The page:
Sunday, June 30, 2024

Animated People: Erik Timmerman

Back in 1994, on the first day of classes that Fall quarter, Erik and Marla gathered us first-year grad students together in a room and went over what the program entailed and what the next three years would look like (back then it was a three-year M.F.A. program and R.I.T. was on the quarter system).

During his lecture, Erik made a statement that has stuck with me over the past thirty years:

"You can make a million dollar film with a $10 piece of software and you can make a $10 film with a million dollar piece of software."

Erik's lesson was short and sweet: it's not the equipment you use, it's the skill of the filmmaker that makes all the difference. Now that I'm teaching, I often see students getting hung up on what's the latest and greatest piece of animation software. And on the one hand, I think it's important to know what the studios are using, but that shouldn't stop one from making their film. It's easy to get caught up in the arms race of having to possess the latest computer, the newest camera, or the most recent software update--much to the detriment of improving ones skills as an animator and a storyteller.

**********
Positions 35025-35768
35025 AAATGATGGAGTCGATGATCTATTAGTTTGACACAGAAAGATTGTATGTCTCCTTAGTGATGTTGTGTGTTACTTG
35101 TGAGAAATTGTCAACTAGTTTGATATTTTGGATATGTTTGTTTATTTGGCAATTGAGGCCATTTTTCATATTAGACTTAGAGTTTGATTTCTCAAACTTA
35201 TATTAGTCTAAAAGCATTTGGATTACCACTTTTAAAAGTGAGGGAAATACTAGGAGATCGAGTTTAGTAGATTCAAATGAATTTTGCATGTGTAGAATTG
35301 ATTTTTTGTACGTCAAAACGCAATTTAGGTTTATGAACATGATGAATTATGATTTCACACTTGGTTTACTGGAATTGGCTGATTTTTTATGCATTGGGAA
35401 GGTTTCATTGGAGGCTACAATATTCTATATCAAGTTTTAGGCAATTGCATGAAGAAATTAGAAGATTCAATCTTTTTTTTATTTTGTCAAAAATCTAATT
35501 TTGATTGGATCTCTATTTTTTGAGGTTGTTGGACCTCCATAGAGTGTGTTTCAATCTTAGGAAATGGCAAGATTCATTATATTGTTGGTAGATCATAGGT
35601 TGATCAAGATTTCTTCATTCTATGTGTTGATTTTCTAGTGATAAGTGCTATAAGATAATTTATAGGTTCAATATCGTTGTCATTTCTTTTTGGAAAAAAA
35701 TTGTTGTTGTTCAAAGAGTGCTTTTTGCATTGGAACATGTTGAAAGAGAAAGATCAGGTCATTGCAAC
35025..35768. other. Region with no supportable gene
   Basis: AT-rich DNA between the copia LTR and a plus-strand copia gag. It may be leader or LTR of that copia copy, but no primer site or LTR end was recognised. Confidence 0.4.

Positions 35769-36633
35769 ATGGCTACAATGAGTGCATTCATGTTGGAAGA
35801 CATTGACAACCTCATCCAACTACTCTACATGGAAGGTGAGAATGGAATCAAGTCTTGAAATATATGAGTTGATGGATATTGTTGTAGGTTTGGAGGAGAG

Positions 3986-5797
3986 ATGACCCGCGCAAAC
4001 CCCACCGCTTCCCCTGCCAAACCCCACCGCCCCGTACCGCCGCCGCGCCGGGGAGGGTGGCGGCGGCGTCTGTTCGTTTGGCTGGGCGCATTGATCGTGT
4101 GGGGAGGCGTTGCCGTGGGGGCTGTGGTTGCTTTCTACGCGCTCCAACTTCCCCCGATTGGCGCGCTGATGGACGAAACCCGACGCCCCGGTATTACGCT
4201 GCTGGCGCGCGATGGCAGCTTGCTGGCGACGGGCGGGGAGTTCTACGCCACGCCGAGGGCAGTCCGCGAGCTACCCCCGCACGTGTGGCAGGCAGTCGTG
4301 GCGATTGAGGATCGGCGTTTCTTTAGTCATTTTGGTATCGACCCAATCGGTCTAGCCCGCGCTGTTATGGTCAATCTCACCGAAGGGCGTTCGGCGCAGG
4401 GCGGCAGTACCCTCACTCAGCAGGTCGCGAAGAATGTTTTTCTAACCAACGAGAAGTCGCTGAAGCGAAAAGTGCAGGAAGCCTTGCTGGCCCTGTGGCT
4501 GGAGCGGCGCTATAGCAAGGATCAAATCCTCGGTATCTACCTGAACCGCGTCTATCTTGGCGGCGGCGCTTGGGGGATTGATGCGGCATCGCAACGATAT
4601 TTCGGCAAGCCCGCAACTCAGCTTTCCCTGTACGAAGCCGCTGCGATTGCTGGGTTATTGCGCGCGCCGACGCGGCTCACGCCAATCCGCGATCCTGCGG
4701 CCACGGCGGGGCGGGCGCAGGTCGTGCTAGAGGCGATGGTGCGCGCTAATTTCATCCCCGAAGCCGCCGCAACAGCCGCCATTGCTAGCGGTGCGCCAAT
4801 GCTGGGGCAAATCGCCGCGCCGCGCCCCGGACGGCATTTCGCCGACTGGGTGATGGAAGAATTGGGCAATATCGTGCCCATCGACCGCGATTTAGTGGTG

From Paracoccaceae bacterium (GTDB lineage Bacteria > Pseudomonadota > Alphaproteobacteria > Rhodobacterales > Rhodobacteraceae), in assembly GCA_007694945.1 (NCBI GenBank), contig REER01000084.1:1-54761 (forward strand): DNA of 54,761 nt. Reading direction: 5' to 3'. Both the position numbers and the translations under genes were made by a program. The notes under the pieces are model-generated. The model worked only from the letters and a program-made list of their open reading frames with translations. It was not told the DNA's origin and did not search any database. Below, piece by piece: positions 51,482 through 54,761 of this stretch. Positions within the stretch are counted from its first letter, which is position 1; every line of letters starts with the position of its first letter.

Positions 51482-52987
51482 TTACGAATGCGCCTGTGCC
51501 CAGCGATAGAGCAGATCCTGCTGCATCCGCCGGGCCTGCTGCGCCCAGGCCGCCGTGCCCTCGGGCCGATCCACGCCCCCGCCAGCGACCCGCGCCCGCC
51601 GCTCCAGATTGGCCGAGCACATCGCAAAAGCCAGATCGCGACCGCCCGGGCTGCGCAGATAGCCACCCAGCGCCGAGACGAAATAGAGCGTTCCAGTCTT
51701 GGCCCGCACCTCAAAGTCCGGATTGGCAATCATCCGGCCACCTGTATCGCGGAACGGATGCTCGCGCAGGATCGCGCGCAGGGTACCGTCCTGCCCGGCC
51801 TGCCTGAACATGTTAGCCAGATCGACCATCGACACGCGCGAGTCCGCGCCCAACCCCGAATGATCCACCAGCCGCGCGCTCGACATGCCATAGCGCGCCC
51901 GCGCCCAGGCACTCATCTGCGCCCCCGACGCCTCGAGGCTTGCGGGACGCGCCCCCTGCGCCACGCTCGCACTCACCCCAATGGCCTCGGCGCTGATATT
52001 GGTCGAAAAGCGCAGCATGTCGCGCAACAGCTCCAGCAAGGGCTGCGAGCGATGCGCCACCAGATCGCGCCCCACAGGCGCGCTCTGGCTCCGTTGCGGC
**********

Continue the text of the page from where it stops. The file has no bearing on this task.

Erik also placed a heavy premium on story. Back then, he told a number of us "it all begins with a story." I fondly remember the times when he would start lectures with phrases like "so there's this guy...". Years after his passing, Bill Landers (the Chief Engineer for R.I.T.'s College of Art and Design) had a plaque installed  in the Gannett Building to memorialize Erik and his contributions to both the Graduate Computer Animation program and the Scriptwriting program at R.I.T.

At a number of the school reunions in the past, I've had the opportunity to touch base with Bill and reminisce with him about our time with Erik. We both share a knowing smile when Erik's emphasis on the importance of story inevitably comes up in the conversation.

As I have watched a plethora of animated films over the years, and have made a couple myself, I'm often struck by the thought that no matter what genre the animation uses or what form the film takes, there's always a story there to be told.

* * *